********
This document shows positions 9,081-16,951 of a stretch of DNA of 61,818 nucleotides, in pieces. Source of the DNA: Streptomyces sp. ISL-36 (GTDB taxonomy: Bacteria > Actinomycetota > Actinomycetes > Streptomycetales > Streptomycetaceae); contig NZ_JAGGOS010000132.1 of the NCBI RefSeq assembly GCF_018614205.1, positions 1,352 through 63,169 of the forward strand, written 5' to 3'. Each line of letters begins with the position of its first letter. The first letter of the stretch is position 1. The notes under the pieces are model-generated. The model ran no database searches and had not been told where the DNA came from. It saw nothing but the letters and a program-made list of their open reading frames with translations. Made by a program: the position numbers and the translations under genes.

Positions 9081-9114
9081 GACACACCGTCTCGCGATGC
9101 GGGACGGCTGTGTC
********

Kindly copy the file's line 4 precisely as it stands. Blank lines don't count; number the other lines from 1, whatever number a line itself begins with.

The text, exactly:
9101 GGGACGGCTGTGTC